God in the Storm?
and September of 2005, two major hurricanes hit the southern coast
of the United States over the course of just three weeks. Hurricane
Katrina flooded the city of New Orleans and destroyed numerous cities
and towns along the coastal regions of Mississippi, Louisiana and
Alabama. Hurricane Rita hit many of the same areas with intense
rains and winds.
honest, we admit to wondering where God was in all of the destruction,
displacement and despair caused by those fierce storms. Why didn’t
he stop one or the other of the storms? Why didn’t he diminish
the force of the winds and lessen the amount of rain that fell?
Why didn’t he direct the second hurricane away from the area
that had already suffered so much? Why didn’t he move government
officials to act more quickly to address the horrendous needs of
thousands of people waiting for days in shelters without food or
we need to process our questions by taking them prayerfully to God’s
word. We need to seek truth in the only place it is to be found.
what does the Bible say about God’s role in natural disasters
and the human suffering they cause?
these principles gleaned from Scripture:
Natural disasters and suffering are a part of life in a fallen
world. As a result of Adam’s rebellion against God, all
of creation came under a curse. (Genesis 3:17; Romans 8:19-22)
When God finished creating the world and its inhabitants, it was
very good. After Adam’s rebellion, though, the physical
forces necessary to create destructive natural disasters became
a part of the earth’s environment. For example, before Noah’s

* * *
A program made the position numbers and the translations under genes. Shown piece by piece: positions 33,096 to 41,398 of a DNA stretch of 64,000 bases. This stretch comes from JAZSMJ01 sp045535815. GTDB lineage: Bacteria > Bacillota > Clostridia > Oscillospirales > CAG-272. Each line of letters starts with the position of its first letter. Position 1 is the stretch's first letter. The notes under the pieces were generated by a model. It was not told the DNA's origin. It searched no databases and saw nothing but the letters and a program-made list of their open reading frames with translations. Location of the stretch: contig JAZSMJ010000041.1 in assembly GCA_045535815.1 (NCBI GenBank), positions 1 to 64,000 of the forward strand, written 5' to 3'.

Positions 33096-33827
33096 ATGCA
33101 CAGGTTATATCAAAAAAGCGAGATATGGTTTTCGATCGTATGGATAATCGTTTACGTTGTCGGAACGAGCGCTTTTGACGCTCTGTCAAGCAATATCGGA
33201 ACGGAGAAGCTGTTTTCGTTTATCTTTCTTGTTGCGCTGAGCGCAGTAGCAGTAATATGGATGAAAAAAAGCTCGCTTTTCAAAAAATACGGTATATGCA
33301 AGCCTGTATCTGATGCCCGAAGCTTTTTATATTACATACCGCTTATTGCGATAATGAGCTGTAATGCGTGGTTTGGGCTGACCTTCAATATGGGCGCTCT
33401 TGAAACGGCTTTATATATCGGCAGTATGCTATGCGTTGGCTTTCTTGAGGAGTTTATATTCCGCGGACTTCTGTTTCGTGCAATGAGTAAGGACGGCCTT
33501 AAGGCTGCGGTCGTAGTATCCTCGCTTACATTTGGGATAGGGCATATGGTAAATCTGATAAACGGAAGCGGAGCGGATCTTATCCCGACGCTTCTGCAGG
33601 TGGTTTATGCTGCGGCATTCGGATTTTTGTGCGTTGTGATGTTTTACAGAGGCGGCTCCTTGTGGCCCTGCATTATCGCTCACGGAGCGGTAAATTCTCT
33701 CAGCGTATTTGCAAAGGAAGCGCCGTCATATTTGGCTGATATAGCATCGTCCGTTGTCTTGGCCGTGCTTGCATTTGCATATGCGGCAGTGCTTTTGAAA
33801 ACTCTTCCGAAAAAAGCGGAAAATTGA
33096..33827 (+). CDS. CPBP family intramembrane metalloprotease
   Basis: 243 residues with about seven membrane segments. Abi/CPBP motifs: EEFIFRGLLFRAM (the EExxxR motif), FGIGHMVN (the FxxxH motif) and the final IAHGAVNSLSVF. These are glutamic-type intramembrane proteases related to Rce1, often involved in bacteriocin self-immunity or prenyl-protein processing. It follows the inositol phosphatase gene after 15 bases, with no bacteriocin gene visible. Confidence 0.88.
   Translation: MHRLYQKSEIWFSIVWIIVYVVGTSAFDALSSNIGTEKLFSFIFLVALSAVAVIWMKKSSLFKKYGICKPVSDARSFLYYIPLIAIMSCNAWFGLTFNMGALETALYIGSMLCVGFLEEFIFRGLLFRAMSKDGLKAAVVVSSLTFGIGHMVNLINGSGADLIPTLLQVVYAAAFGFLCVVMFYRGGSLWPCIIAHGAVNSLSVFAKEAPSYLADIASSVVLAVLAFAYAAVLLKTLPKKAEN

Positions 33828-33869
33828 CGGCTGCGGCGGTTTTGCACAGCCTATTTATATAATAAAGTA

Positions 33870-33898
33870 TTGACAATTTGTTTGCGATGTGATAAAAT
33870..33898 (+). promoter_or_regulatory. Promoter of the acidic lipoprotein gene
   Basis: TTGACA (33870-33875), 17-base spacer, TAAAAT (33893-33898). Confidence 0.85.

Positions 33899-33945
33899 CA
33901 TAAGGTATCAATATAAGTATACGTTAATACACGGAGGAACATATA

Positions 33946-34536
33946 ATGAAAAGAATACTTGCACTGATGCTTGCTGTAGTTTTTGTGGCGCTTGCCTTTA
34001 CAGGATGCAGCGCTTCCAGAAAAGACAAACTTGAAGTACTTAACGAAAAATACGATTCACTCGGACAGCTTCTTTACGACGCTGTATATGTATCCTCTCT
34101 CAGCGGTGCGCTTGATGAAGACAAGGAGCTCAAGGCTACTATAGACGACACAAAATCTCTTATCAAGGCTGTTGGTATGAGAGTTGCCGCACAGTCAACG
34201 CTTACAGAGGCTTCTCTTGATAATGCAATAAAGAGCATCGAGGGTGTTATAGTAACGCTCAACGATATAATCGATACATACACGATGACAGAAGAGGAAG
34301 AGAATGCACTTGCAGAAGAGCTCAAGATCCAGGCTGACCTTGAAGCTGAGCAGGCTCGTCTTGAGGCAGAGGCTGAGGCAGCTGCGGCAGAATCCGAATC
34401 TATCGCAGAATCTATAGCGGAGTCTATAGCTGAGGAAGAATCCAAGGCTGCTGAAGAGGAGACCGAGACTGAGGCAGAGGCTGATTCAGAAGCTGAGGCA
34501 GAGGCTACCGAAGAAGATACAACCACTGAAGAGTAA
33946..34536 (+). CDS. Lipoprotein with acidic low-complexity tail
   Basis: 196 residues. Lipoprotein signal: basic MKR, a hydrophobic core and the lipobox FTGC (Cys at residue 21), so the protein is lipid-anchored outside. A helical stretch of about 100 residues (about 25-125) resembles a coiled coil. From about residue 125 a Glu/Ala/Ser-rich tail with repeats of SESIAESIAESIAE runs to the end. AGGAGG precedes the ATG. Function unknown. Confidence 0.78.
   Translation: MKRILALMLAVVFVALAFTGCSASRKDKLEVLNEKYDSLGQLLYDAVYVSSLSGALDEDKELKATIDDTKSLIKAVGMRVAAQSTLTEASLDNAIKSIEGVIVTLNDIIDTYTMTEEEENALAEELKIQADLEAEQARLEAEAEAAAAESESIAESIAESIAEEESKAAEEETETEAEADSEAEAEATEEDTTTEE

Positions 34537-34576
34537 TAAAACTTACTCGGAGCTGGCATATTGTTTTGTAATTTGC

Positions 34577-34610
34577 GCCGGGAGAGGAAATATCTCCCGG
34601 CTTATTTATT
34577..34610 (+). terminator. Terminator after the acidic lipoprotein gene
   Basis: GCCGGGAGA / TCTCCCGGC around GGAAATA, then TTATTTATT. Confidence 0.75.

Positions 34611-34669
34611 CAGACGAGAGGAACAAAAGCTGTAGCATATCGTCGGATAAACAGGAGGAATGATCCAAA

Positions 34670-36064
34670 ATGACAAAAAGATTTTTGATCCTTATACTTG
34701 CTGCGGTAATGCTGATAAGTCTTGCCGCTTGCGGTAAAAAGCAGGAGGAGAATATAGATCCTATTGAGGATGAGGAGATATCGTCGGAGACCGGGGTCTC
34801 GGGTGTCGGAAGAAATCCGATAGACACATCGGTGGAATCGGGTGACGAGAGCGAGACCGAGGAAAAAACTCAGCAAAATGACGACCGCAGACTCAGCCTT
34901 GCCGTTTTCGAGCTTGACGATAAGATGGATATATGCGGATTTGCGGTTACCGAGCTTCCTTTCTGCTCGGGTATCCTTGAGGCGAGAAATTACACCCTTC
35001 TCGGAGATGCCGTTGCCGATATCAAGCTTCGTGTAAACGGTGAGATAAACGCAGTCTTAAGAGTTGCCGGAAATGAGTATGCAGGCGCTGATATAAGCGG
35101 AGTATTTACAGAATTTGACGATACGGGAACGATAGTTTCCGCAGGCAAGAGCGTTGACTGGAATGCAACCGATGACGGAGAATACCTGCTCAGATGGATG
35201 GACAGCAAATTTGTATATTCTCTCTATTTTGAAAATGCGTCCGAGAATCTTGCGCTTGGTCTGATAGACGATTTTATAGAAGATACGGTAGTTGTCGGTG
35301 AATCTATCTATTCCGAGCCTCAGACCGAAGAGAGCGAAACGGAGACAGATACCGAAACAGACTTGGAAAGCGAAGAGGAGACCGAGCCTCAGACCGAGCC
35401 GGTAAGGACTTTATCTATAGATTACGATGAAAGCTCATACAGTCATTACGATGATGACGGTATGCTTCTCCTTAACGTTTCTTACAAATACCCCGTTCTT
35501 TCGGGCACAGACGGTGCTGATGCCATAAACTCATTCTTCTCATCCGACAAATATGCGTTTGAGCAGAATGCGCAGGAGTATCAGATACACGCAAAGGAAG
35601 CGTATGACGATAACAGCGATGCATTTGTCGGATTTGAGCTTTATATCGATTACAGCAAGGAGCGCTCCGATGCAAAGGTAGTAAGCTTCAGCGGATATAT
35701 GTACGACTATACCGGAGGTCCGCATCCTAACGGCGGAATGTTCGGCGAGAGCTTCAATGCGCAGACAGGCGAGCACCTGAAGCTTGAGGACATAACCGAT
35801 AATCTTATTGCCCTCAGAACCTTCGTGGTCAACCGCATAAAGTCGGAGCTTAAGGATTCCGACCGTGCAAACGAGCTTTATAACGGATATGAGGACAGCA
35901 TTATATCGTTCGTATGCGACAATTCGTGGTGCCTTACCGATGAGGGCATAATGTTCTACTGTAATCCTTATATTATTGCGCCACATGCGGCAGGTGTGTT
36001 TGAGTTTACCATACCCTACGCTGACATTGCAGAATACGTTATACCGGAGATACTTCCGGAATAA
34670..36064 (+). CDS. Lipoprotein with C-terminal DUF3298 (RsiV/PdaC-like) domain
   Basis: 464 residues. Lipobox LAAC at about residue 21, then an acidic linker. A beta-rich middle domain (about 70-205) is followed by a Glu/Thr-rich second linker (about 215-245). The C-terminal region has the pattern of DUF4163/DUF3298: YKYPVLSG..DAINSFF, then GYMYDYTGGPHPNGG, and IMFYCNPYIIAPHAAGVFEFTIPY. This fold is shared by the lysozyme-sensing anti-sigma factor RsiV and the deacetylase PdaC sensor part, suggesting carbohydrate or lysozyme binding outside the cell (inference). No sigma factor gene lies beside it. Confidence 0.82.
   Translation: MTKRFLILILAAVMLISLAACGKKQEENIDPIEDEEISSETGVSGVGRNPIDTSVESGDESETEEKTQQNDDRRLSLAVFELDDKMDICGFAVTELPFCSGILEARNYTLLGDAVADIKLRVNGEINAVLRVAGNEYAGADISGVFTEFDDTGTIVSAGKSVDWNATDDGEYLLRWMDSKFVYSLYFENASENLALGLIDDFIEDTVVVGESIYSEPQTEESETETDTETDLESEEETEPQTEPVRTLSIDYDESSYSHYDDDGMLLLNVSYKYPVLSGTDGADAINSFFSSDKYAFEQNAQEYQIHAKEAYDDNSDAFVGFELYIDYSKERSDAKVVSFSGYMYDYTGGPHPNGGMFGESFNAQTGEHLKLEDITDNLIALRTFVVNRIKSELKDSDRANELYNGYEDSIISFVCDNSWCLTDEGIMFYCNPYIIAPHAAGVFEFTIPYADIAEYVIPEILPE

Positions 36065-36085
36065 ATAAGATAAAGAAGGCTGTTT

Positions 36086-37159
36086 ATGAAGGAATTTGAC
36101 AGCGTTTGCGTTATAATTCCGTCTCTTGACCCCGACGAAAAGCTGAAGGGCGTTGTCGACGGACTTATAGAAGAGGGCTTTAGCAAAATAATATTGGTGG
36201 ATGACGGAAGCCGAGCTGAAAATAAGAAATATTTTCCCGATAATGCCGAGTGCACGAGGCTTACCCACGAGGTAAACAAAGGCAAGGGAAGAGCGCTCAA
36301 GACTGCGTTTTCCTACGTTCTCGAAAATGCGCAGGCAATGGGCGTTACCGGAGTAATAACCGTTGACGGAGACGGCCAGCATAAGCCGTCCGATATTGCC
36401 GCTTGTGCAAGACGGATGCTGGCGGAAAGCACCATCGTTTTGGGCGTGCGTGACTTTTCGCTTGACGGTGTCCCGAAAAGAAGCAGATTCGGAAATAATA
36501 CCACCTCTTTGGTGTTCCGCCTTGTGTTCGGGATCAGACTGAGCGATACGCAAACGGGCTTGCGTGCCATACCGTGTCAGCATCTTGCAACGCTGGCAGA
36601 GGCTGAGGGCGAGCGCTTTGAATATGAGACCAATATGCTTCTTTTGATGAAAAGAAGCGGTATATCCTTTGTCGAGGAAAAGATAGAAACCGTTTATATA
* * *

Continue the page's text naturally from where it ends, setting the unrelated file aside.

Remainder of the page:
flood, the earth probably had a thick canopy of water vapor that
made the climate uniform everywhere. There were no warm and cold
ocean currents or high and low atmospheric pressures. The physical
components that make a hurricane form did not exist in the world
as God originally created it.
2. Even though, natural disasters came into being as a result
of the fall, God uses them to accomplish his redemptive purposes.
Sometimes a storm or famine can be a sign of God’s judgment
on his people. This was the case in the Old Testament period and
will be so in the years just prior to the return of Christ. (Psalm
135:6-7; Matthew 8:23-27 and Ephesians 1:11)
3. God uses the trials and sufferings brought into the lives of
his children by natural disasters to refine and strengthen their
faith. Just as muscles become stronger when they are stressed,
so does our faith in God get stronger when we face hardships.
(1 Peter 1:6-7)
4. As God’s children weather serious traumas in their lives
and minister to others in the midst of them, it provides opportunities
for the light of the gospel to shine into the spiritual darkness
of the world. In 2 Corinthians 8-9, Paul commends the members
of the Macedonian church for their generous giving for the relief
of the suffering Christians in Jerusalem. In 9:12-13 he says,
“The ministry of this service is not only supplying the
needs of the saints, but is also overflowing in many thanksgivings
to God. By their approval of this service, they will glorify God.”
according to scripture, we can expect hard times in life, we believers
need to be prepared to face natural disasters and other traumas